Egyptian Pyramids

On Tuesday we started talking about the Pyramids at Giza, and Ethan mentioned that there were more than one hundred pyramids in Egypt total. This made me curious as to what other types of pyramids were out there. I found one in particular rather interesting, the Bent pyramid of Sneferu. This pyramid has the most intact casing of any pyramid in Egypt, and was designed by Pharaoh Sneferu. However, it didn’t turn out very well, and changed angles right in the middle. The pyramid starts at a fifty-two degree angle at the base, and about half way up the pyramid abruptly changes to a flatter 43 degree angle. This change gives it a very peculiar look. It is generally thought that the change was made because with such a steep angle, the pyramid would have been too tall, and would have put too much weight on its base. Another unusual aspect of the Bent pyramid is that it has two entrances. It has an entrance on the north side, as most pyramids have, and also an entrance on the west side. However, the pyramid was seen as a failure, and Sneferu abandoned it to start over. This new pyramid would be called the Red pyramid.

The Red pyramid is named for the red limestone used to build its core. The interesting thing about this pyramid, is that every twentieth casing stone that has been discovered has an inscription on the back side of it. Some had the cartouche of Sneferu drawn on the back, while others had writing in red paint naming the various work groups. The ones with Sneferu’s cartouche were very important because they were the only thing linking the pyramid to him. There were no identifying inscriptions on the inside of the pyramid. Also, many of the stones were dated, allowing archaeologists to create a timeline for when it was built. From the dates on the stones, it is assumed the pyramid took seventeen years to finish. The Red pyramid an unusual layout when it comes to its second chamber. The chamber lies directly under the center point of the pyramid, which is rare for Egyptian pyramids.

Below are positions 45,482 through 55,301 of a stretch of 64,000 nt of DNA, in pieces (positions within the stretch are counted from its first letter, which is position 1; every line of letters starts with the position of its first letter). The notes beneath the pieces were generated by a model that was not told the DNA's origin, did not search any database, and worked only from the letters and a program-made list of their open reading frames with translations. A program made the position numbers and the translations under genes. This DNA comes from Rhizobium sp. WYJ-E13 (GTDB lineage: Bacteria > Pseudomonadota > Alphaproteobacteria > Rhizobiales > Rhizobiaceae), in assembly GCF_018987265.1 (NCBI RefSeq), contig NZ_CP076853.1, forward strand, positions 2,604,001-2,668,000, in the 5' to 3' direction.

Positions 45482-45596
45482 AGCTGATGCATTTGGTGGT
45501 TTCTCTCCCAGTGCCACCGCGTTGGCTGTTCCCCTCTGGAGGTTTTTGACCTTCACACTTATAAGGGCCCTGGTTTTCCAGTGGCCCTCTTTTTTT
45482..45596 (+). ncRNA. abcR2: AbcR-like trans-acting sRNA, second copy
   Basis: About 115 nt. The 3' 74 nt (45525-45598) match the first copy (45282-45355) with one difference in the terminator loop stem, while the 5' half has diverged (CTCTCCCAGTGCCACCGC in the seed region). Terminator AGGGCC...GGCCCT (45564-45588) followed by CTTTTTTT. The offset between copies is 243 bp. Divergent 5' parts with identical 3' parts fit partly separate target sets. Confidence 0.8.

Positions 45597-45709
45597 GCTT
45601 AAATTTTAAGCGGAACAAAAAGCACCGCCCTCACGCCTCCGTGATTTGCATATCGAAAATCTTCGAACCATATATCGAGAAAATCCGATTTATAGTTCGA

For being two lesser known pyramids, I found them more interesting than the famous ones at Giza. Both of these pyramids were built by Sneferu, who happens to be the father of Khufu. Khufu, if you remember from class, was the pharaoh responsible for the Great Pyramid of Giza. Unusual pyramids seem to run in the family.

One thought on “Egyptian Pyramids

  1. These two pyramids are ones that I have not heard of, so I looked them up as well. It is quite interesting how the first pyramid you mentioned is bent. It seems like it was an error that the builders made unknowingly; however, you pointed out that perhaps it is just a structural design. Overall, this pyramid has an odd design to it. Based on all of these features, it seems as if this pyramid was poorly crafted, but a lot is unknown. This first attempt at a pyramid seemed to be too ambitious for the builder. In my opinion, they couldn’t master the design and thus had to compromise. One of the theories of the change in angle involves the idea that the pyramid was collapsing as he was building it, thus requiring him to make it more stable. I am not sure if this is a good theory though because this pyramid has been preserved fairly well compared to the others. For example, the outer casing is the most prominent. Much of the smooth surface still exists, unlike other pyramids.
    Another feature is the chambers location in the center. To me this seems dangerous and unstable. That is where a lot of the weight is concentrated, which can be subject to a quick collapse. Like you said, the location of the chamber in the center is unusual for Egyptian pyramids. This may be the reason Sneferu was not buried there or why he built another pyramid. It is unknown where he was actually buried. His attempts at building pyramids seem to have fallen short, but they managed to get attention for being unique, if not well-crafted.

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